Advertisement
Share

WNBA celebrates 15 seasons

In front of 14,284 fans at the Great Western Forum on June 21, 1997, Sparks point guard Penny Toler swished a 12-footer, scoring the first basket in the WNBA’s inaugural game.

Although Toler and the Sparks lost that game to the New York Liberty, her shot became a bit of sports trivia and has been used as a question on “Jeopardy.”

Toler, now the Sparks’ general manager, said the significance of that first WNBA game was “not about scoring the first basket.” Rather, she said, it was playing a role in helping establish a pro league that could inspire female athletes.

The Sparks and the Liberty will commemorate the 15th season of the WNBA by playing Tuesday night at Staples Center.

Advertisement

Long ago, many doubted the league would last.

“The naysayers said it wouldn’t get past two [years],” NBA Commissioner David Stern said of the WNBA in December. “It’s now a fixture on the major league sports circuits.”

Even players were skeptical at first.

Sparks forward Tina Thompson was a USC senior in 1997 and hoped to attend law school when she received a call from a WNBA official inviting her to play for the fledgling league. Worried the WNBA wouldn’t survive long, she hesitated.

“I wanted to make sure this was solid before I walked away from everything I had been working toward,” Thompson recalled. Hours before the draft, she decided to take a chance.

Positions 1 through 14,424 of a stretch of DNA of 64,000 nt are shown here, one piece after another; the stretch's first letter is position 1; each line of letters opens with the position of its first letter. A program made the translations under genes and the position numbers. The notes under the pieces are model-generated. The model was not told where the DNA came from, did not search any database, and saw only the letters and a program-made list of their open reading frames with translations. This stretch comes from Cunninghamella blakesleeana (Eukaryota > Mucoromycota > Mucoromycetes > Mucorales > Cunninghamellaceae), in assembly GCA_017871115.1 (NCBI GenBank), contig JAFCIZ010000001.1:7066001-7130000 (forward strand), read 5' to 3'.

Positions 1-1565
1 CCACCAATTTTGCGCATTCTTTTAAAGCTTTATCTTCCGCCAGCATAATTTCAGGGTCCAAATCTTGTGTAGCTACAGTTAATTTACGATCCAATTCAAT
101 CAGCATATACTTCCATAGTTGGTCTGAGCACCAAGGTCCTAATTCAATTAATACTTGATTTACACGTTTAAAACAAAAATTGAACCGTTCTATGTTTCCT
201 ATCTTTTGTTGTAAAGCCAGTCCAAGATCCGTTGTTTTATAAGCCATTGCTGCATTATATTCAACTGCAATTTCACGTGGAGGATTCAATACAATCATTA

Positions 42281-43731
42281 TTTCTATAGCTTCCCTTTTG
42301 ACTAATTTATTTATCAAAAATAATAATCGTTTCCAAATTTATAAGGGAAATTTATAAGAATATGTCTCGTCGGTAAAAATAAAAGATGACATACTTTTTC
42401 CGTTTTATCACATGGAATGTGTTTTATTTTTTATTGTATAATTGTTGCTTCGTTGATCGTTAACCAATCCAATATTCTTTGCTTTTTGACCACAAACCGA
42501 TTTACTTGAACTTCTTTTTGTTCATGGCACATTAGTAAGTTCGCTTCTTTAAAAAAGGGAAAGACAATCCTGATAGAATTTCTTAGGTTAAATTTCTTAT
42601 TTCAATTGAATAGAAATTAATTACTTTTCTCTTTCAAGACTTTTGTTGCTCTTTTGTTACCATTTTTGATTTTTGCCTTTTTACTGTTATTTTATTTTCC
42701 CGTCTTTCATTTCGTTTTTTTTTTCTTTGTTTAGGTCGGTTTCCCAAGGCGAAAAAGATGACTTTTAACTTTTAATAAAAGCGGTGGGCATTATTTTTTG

She doesn’t have any regrets.

Thompson, 36, is the only player who’s been with the WNBA since its inception and is the league’s all-time leading scorer, with 6,466 points. The WNBA offers “hope to little girls that they can be whatever they want because they have an example,” Thompson said.

That was certainly true for Sparks forward Candace Parker.

Advertisement

Parker, the league’s 2008 most valuable player, was only 11 when the WNBA started, but she clearly remembers watching the league’s inaugural game on TV and was mesmerized by the play of Lisa Leslie.

From then on, when Parker shot hoops in the backyard with her brothers, she pretended she was making WNBA buzzer-beaters. “I had female role models,” Parker said.

Although the WNBA has served as an inspiration for young athletes, the league has also been dogged by financial concerns.

The WNBA started out with eight teams, and grew to 16 before several franchises folded, and it now fields 12 teams. Maximum WNBA player salaries have increased from $50,000 in 1997 to $103,500 today, with minimum salaries climbing from $15,000 to $36,570.

Advertisement

League officials said the WNBA’s finances are improving.

After last season, former WNBA president Donna Orender said the league had its first-ever “cash flow positive” team in the Connecticut Sun.

And Stern, who acknowledged that the NBA has subsidized the WNBA in recent years by up to $4 million a season, said last winter, “The NBA is doing better than breaking even on the WNBA.”

Toler expects the WNBA to be around at least another 15 years.

Advertisement

When the league started in 1997, its slogan was “We got next.”

A decade from now, Toler hopes to see another slogan that sends the message: “We’re in it for good.”

melissa.rohlin@latimes.com


Advertisement